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Senate debates illegal immigration reform

While thousands continue to protest around the country, the Senate is debating an immigration reform package approved by the Senate Judiciary Committee. The program allows illegal workers to gain US citizenship over time.  Senator Mel Martinez of Florida joins Chris Matthews.
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While thousands continue to protest around the country, the Senate is debating on an immigration reform package dealing with illegal immigration, approved by the Senate Judiciary Committee.  The program allows illegal workers to gain U.S. citizenship over time. 

Florida relies on close to a half million illegal workers to fuel its economy joins us this evening. 

CHRIS MATTHEWS, HOST, "HARDBALL": Senator Mel Martinez, are we going to end up with a bill that has all the right pieces, something on enforcement at the border, something on employers' sanctions, but also an opportunity for people who are here to legalize themselves and for guest workers to come in to work? Will we get the whole package at the end? 

SENATOR MEL MARTINEZ, REPUBLICAN, FLORIDA:  I'm hopeful that we will, but it's still too soon to tell.  I think that we're in a much better position to get a whole package today than we were a few days ago.  What the Judiciary Committee did was great.  It puts a complete bill, a comprehensive bill on the floor and now we are going to debate it as senators do; about what is the very best way to go about accomplishing all of the goals? 

We have got to secure the border, we have to do something about the 11 million that are here without it being amnesty, and we've got to make sure that we do something to continue to provide the labor force that this country needs and demands.  And also frankly for national security, make sure that we do something to clear those that are here, so we know who they are, we know what they're doing and we don't just have an 11 million population, a state the size of Ohio, that we don't know who they are or why they're here. 

MATTHEWS:  I guess one part of it doesn't make any sense to me, which is even if you put the whole package together, the idea that if you have a legal way of coming in the country, what's to stop a person who is not on the list or doesn't make the cut to come in illegally?  In fact, this new package, this Kennedy-McCain Bill that was approved by the Senate Judiciary Committee last night, basically approves 1.5 million new farm workers coming in, that's what Feinstein wanted.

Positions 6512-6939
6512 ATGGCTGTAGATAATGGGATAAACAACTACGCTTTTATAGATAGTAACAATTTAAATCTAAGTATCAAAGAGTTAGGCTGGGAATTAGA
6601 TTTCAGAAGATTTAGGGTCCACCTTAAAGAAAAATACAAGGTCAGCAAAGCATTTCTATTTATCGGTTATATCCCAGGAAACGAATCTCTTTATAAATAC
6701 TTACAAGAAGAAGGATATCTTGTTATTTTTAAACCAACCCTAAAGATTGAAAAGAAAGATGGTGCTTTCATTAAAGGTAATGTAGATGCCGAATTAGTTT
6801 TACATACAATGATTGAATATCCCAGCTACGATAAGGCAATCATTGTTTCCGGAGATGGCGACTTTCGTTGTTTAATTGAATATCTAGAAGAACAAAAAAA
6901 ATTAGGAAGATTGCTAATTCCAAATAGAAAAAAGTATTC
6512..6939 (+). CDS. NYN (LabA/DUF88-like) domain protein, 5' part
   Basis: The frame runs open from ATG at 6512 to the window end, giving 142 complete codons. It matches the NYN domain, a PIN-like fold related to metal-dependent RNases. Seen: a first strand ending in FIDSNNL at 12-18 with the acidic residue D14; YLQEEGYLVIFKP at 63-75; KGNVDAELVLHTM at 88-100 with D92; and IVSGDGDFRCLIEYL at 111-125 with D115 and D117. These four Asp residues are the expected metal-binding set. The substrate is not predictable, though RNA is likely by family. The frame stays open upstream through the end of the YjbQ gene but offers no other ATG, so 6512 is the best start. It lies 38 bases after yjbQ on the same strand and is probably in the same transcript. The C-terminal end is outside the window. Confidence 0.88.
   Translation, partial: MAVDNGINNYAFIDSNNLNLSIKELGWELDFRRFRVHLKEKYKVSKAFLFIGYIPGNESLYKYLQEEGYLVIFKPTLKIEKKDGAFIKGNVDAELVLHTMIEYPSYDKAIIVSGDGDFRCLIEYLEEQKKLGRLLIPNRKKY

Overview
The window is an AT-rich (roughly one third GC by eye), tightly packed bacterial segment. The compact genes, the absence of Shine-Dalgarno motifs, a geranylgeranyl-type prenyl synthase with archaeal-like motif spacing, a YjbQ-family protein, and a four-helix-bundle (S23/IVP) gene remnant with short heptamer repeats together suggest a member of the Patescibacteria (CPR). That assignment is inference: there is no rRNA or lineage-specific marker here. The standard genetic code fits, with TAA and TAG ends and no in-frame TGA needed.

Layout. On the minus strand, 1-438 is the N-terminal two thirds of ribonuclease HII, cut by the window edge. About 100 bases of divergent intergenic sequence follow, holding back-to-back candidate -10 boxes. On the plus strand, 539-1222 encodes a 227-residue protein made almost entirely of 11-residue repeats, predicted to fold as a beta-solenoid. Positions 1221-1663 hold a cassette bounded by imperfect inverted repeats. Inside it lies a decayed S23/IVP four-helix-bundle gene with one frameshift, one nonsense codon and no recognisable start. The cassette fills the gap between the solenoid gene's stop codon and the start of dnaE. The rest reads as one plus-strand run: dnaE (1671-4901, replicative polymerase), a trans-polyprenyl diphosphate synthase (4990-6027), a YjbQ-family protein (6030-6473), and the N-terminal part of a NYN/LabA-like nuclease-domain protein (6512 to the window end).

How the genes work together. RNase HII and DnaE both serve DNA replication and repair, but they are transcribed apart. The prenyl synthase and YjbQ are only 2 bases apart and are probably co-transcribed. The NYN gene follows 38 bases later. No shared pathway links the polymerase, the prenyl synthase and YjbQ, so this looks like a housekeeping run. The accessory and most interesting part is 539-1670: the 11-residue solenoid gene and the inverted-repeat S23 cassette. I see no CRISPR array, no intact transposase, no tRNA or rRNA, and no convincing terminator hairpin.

Another 400,000 people who can make any kind of job, that's two million more people coming from the southern border.  What's to stop more people from coming in in addition to that if they choose? 

MARTINEZ:  Well first of all we have to do it legally.  Right now we have a broken down system. What we're creating is an illegal system of workers.  What we have to do is do it legally and then those people that are coming on that basis that are going to be here for a time, they're going to come to take a job that no American worker wants and then at the conclusion of that employment agreement or the time of their work, they'll go back home.  It will allow for a flow back and forth. 

Frankly we've done this at other times in our history and it's worked reasonably well.  What we haven't done is to allow for that imbalance in our economy and our work force where we don't have enough workers. 

Florida right now, there's an employer that they were saying they needed 5,000 workers to work in hotels in the tourism industry in Florida.  I was talking to another fellow who said they had 250 openings of which 900 people applied.  Not one was an American citizen, and so it just goes to show you that there's a demand for a work force that is not being met. 

We have to find a legal vehicle, knowing who these people are, knowing they're coming to a given job to account for that process to work in a legal way. 

MATTHEWS:  What happened to the market though, Senator?  We believe in the free market, you do too I assume.  If a sheet rock guy who is putting up plaster is making five bucks an hour, you'll have fewer workers available.  You give this guy $10 or $15 an hour, you'll find a lot more people preparing and teaching themselves out of high school, dropouts, whatever, to learn how to do sheet rock, carpentry, learn how to paint. 

People will go to a job if it pays a living wage.  Right now these jobs are barely paying a living wage, so it's the immigrant worker who is available.  Why don't we just raise salaries for people so you get the guys who are unemployed in this country to work. 

MARTINEZ:  If you create a legal work force, then it's more likely that the salaries will rise, but the example I was using about this guy in Florida needing 250 workers, they were nine to $14 an hour jobs, and he still could not get Americans to apply for them.  There is an honest to goodness labor shortage.  This is why the Chamber of Commerce supports what we're trying to do in a comprehensive reform. 

MATTHEWS:  They sure do, but those guys also want cheap labor.  Thank you, sir.